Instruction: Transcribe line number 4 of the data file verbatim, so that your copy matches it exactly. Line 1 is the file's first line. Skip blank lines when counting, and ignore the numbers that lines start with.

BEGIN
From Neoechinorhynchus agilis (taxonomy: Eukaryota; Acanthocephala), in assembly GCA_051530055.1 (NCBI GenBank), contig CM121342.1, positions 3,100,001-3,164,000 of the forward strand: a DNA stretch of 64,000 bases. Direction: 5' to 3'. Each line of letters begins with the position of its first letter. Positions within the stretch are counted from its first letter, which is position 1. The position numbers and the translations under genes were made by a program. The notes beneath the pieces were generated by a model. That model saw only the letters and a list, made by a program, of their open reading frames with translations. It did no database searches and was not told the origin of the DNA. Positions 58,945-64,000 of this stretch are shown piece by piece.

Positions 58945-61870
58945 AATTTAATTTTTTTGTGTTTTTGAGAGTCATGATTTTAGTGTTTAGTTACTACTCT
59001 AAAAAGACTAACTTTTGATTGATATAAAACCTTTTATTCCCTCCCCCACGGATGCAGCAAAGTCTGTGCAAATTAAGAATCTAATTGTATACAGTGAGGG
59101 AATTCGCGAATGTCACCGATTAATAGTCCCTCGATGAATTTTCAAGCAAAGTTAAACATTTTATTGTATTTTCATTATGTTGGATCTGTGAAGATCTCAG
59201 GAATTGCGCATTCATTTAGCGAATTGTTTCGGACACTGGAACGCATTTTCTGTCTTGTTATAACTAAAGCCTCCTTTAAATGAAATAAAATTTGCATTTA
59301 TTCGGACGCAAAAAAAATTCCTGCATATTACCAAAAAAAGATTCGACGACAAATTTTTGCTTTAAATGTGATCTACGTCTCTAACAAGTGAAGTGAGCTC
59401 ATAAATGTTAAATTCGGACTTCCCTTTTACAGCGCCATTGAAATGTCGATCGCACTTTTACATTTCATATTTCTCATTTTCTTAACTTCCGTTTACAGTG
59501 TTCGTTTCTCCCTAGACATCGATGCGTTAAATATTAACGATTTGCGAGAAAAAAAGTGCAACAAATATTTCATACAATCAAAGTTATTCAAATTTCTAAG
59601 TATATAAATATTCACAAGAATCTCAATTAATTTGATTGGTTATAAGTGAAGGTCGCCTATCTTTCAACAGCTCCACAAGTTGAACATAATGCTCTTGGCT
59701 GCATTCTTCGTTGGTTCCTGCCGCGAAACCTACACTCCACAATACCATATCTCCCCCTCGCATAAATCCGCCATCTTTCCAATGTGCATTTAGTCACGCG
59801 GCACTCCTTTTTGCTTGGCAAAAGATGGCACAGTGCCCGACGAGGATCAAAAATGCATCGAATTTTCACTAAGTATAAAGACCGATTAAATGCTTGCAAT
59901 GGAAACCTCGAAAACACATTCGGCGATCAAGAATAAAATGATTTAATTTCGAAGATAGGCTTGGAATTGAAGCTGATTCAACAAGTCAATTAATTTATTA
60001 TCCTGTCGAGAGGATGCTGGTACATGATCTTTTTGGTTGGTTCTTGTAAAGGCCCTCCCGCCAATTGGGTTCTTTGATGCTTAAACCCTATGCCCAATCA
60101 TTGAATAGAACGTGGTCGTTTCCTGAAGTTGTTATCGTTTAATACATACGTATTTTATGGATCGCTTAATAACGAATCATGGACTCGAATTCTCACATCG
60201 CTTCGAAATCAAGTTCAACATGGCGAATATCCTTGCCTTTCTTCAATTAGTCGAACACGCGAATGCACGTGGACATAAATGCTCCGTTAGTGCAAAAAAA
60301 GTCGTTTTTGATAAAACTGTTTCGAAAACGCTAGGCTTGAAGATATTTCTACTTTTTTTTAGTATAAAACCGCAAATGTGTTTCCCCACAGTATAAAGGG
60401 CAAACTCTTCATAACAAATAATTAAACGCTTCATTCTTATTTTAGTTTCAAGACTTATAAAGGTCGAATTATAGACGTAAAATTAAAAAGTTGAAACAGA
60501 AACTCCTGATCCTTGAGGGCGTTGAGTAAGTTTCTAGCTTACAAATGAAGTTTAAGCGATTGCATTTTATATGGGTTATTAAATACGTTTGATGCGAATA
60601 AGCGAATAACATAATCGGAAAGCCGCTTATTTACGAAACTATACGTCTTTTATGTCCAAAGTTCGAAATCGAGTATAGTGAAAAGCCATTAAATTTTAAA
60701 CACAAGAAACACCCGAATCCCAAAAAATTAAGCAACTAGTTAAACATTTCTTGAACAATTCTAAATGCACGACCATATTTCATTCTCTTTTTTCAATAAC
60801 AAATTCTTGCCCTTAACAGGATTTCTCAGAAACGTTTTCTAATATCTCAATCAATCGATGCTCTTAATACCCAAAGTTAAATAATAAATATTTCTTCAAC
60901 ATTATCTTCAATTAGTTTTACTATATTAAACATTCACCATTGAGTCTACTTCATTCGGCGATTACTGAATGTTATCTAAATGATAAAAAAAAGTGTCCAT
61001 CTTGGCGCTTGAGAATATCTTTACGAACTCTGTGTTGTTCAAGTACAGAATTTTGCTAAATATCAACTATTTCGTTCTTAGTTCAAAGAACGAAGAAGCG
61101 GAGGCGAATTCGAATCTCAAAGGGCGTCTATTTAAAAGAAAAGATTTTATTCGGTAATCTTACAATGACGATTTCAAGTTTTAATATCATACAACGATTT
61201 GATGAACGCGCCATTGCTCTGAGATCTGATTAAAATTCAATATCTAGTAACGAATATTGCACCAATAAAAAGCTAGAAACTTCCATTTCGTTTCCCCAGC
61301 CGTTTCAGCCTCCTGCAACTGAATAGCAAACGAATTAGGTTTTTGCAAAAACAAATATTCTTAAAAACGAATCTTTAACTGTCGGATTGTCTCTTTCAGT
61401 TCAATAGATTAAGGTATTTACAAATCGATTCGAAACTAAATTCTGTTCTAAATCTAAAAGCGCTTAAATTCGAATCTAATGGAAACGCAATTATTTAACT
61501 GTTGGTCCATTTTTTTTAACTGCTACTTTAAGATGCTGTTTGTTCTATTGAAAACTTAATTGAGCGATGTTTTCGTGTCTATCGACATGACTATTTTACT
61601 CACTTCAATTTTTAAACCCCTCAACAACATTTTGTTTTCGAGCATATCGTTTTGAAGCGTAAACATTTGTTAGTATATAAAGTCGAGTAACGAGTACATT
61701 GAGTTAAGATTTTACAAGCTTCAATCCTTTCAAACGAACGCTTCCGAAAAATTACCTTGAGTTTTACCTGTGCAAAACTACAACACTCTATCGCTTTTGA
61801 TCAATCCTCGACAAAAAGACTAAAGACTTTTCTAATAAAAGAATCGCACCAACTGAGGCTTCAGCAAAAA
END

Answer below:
59001 AAAAAGACTAACTTTTGATTGATATAAAACCTTTTATTCCCTCCCCCACGGATGCAGCAAAGTCTGTGCAAATTAAGAATCTAATTGTATACAGTGAGGG